12/1/2007 | 8 MINUTE READ

Not Real, But Close Enough

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Virtual reality technology is putting more data on large screens. And it's better data: higher resolution, easier access, different viewpoints, more accurate tracking, and affordable.


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Virtual reality technology is putting more data on large screens. And it’s better data: higher resolution, easier access, different viewpoints, more accurate tracking, and affordable.

Automotive was an early adopter of virtual reality (VR). “Any time they can mock up something virtually instead of physically, they save a ton of time and a ton of money,” says Bill Schmidt, market development manager for transportation for Barco Simulation USA (Xenia, OH; www.barco.com). Medical research was also an early adopter. From those two industries, VR was improved for movies and related, then further optimized for speed and affordability in the quest for more realistic video games in the consumer electronics market.

Along the way, VR has physically changed. The price of computer systems has plummeted, while the processing power of workstations has skyrocketed. Graphics processing units (GPU) have greatly advanced—thanks to the popularity of video games (go play with a Nintendo Wii to see what I mean)—to render megapixels both efficiently and inexpensively. Grid computing, workstation and GPU clusters, and cluster-aware software easily crunches through data. VR suppliers keep working on increasing pixel density, improving image quality, and making it easier to hook all the parts and multiple data sources together to create a VR environment. The bottom line, says Schmidt: “They’re getting hungry for pixels out there.” 

VR is now coming full circle back to design and manufacturing. “Because you’re retaining that CAD data, you basically stay within your design and manufacturing architecture to do your VR work,” explains John Francis, vice president, industrial & military sales Motion Analysis Corporation (Santa Rosa, CA; www.motionanalysis.com). “You can do your VR analysis and plunk that data back into your design and manufacturing architecture.”


Adding humans to VR

Designing something is nice, explains Francis, but if a person can’t put it together or maintain it, “you’re wasting your time. If you can validate a process by factoring in the human element, [you eliminate] heavy cost penalties.” Toward that end, Motion Analysis has a software plug-in that inserts a digital mannequin into a virtual (digital) environment within Dassault’s CATIA V5 (www.3ds.com). This mannequin mimics the motions of a human being. “Instead of doing predictive studies, you’re doing actual studies. The confidence level in human factors is that much greater,” says Francis. Merging the full-body movements of a real person into a VR environment involves two technologies—plus the real, live human being to be a model. First, an array of cameras monitor the light reflected from markers on the real person. Second, software, through simple triangulation, converts the reflected light into positional data for each marker. That data drives the motions of the mannequin in the virtual environment.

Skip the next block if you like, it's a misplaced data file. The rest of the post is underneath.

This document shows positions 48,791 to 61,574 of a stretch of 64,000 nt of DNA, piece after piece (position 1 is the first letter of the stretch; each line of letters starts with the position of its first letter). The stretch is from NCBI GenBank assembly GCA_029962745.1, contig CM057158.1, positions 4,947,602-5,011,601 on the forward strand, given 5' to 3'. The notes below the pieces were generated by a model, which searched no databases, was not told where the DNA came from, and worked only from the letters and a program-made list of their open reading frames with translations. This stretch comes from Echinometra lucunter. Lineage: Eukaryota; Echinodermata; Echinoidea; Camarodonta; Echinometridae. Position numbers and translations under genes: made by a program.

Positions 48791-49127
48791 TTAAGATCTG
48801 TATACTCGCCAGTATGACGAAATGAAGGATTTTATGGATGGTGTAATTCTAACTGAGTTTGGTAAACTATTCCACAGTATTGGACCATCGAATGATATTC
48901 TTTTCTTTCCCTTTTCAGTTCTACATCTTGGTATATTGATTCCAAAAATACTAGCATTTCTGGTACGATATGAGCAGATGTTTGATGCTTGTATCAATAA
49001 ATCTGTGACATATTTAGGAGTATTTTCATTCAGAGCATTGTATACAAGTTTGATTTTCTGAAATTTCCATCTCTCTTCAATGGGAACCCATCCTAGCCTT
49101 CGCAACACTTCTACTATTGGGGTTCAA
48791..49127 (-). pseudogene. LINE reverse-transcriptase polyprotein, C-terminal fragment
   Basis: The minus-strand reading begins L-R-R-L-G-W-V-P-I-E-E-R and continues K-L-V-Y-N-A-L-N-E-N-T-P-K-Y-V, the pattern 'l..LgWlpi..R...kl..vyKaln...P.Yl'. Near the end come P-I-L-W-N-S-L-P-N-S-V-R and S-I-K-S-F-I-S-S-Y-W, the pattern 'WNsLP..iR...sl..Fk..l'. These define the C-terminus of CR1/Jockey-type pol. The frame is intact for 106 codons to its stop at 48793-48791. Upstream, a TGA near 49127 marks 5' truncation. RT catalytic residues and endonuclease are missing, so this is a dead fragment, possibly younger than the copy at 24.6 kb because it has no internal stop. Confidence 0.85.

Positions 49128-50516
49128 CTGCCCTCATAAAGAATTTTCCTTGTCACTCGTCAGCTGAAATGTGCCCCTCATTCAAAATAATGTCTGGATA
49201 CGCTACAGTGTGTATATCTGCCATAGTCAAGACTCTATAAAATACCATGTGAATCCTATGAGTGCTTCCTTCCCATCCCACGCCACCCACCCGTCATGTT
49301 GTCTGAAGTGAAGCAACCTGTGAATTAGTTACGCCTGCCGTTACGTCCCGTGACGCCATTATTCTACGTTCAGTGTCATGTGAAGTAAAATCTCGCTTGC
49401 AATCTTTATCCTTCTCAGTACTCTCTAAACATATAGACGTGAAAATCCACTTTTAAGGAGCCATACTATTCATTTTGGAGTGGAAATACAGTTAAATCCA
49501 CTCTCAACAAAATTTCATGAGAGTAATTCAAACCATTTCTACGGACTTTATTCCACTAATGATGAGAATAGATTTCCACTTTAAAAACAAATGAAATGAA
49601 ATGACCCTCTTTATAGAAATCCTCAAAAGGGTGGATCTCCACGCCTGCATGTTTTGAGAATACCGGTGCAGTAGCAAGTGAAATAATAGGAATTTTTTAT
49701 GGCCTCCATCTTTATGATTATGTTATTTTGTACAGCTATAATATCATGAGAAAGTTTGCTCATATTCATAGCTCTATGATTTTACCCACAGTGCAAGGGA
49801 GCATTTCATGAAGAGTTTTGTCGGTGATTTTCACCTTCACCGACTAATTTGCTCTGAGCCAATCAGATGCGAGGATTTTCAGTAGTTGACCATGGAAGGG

Now the next step: capturing finger movements and making users literally feel they’re in a VR environment. Consider, for example, the Cyber line of products from Immersion Corporation (San Jose, CA; www.immersion.com). The base product, CyberGlove, is a glove with 22 sensors to track and capture separate hand and finger movements. New this year is a Bluetooth wireless version of CyberGlove, which replaces the physical leash to a workstation. Working with CyberGlove are a variety of products. VirtualHand for V5 is a plug-in that lets Catia users “reach in and touch your CATIA designs,” says Mike Levin, Immersion’s vice president and general manager of Touch Interface Products. VirtualHand works out-of-the-box directly with the CAD models—no import/export processes involved. (Similarly, VirtualHand for V5-DMU software works directly within Enovia DMU V5.)